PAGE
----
Over 300 academics signed a petition over the weekend saying they will ignore any recommendations in the new ethics code commissioned last week by Education Minister Naftali Bennett.
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The code is being interpreted by many as a way of controlling left-wing statements made by academics in Israel’s colleges and universities.
Bennett said last Thursday he wants special ethics rules to govern academic and political activity on campus, and asked Prof. Asa Kasher to provide guidelines.
The academics’ petition states that, as faculty members, “We declare in advance that we will completely ignore the conclusions of the Kasher committee.”
The petition, which was signed by a number of prominent Israeli professors, added: “The government has no authority to determine how to express oneself in academia.”
Bennett’s decision was first revealed in Haaretz on Friday. He did not consult with or inform the heads of Israel’s universities and colleges before making his decision.
In his document on the matter he wrote: “In my role as chairman of the Council for Higher Education, I have recently received many complaints about an ongoing situation of overlap between academic and political activity.
“As is also reflected in past decisions by the council, we must prevent a situation in which students or professors suffer rejection, silencing, exclusion or discrimination due to their identity or personal worldviews, including their political opinions,” Bennett added.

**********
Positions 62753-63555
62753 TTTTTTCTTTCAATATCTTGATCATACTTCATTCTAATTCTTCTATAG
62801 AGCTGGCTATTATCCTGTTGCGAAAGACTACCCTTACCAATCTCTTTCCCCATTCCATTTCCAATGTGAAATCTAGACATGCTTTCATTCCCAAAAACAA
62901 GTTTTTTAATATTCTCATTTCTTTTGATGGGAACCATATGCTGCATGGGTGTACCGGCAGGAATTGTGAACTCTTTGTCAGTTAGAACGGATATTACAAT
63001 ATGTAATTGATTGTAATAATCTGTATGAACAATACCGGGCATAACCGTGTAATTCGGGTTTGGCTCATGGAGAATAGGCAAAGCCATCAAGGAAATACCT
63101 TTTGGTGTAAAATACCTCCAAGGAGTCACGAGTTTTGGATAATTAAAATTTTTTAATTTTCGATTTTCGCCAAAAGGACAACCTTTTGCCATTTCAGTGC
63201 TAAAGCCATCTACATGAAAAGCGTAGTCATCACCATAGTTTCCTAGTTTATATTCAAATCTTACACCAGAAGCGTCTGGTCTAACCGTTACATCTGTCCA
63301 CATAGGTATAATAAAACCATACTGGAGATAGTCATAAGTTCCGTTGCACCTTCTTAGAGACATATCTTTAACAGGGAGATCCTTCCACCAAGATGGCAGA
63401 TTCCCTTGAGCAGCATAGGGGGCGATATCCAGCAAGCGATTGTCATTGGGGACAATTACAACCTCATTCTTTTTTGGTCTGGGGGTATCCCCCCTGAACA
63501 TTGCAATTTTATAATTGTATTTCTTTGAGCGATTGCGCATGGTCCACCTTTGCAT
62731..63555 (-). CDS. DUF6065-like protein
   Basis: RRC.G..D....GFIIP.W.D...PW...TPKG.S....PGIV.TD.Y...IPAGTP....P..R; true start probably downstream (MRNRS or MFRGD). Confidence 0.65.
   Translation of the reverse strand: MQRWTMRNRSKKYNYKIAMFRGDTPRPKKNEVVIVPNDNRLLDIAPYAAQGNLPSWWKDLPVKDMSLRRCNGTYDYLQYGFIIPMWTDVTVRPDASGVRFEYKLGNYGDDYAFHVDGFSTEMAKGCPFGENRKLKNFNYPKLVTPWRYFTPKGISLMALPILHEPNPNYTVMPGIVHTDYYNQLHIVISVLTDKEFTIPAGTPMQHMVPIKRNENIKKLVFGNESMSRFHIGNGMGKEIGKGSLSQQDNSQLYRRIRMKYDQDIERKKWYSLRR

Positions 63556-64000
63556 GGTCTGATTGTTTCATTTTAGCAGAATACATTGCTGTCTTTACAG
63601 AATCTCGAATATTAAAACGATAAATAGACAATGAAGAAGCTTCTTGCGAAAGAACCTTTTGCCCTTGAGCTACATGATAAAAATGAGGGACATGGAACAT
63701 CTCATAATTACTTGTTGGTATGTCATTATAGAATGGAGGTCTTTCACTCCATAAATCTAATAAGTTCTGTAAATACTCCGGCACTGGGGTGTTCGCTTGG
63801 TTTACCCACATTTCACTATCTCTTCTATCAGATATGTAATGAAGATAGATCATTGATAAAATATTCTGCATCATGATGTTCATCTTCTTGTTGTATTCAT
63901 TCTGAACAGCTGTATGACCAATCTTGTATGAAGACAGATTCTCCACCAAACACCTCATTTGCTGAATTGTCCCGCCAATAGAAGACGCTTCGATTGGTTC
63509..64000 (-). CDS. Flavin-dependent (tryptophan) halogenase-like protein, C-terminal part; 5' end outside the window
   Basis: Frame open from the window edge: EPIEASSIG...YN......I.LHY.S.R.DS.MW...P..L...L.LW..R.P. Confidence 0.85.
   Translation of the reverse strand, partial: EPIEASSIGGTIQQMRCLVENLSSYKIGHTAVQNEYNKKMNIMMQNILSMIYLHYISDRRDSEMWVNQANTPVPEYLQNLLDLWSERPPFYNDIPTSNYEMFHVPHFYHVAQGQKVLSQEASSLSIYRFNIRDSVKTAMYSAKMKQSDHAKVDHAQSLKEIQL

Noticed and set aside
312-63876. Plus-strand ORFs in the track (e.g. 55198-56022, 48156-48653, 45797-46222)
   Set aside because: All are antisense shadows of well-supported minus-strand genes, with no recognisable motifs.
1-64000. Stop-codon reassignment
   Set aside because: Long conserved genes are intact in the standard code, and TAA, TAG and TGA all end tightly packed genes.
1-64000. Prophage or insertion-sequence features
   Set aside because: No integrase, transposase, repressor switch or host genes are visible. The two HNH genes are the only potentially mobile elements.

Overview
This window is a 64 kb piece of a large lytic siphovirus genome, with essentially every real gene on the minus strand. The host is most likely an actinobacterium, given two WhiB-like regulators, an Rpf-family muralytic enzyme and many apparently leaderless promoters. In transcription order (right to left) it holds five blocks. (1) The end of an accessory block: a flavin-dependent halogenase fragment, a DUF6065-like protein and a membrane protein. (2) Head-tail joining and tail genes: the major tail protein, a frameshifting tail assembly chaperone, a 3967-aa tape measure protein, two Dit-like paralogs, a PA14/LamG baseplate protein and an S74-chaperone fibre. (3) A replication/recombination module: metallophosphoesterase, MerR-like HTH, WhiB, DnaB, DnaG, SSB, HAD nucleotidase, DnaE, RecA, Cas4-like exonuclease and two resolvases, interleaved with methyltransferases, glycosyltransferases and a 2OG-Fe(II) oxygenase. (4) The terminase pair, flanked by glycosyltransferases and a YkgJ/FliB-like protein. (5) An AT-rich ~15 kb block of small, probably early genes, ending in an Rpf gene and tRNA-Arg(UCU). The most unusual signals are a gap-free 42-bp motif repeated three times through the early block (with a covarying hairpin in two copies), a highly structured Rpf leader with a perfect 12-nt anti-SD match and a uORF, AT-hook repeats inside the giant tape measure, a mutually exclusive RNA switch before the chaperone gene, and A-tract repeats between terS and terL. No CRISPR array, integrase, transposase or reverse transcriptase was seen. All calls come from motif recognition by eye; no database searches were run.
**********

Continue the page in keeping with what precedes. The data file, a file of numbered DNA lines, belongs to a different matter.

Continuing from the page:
The committees of university and college presidents said they had learned about the matter from Haaretz, and refused to comment on it officially.
Bennett gave Kasher four months to complete the task, and requested that he meet with the heads of student groups or ask the public for suggestions.
The document announcing Kasher’s appointment was sent to some of the members of the Knesset Education, Culture and Sports Committee.
Dr. Uri Weiss, from the Polonsky Academy – Van Leer Institute and a lecturer at the Business School at Bar-Ilan University, Ramat Gan, was behind this weekend’s petition.
Weiss, who also writes a blog for Haaretz, explained that there are some bodies one must avoid conducting any negotiations with. “This is true for the Bennett-Kasher committee,” which must be boycotted, he said.
“Censors in academia deserve to be ignored, and when there is an attempt at collective institutional censorship, like here, they are worthy of being pointedly ignored,” said Weiss.
The censors are trying to create the norm of silence in academia by scaring people, he added.
Weiss said that the government’s initiative to intervene in academic freedom of expression is forbidden, and such interference lacks any legal or moral basis.
Prof. Daniel Bar-Tal of Tel Aviv University called on Kasher not to accept the role. “I appeal to you, in the name of democratic values and academic ethics, not to take the job as imposed by Education Minister Bennett,” he wrote to Kasher, calling the move another sign of the government’s desire to create a totalitarian regime in Israel.
Prof. Isaac Nevo, from the philosophy department at Ben-Gurion University of the Negev, said the move represented an attempt by Bennett to limit free speech on campuses. He added that Bennett’s statement that the code was being introduced in order to protect the rights of students was misleading.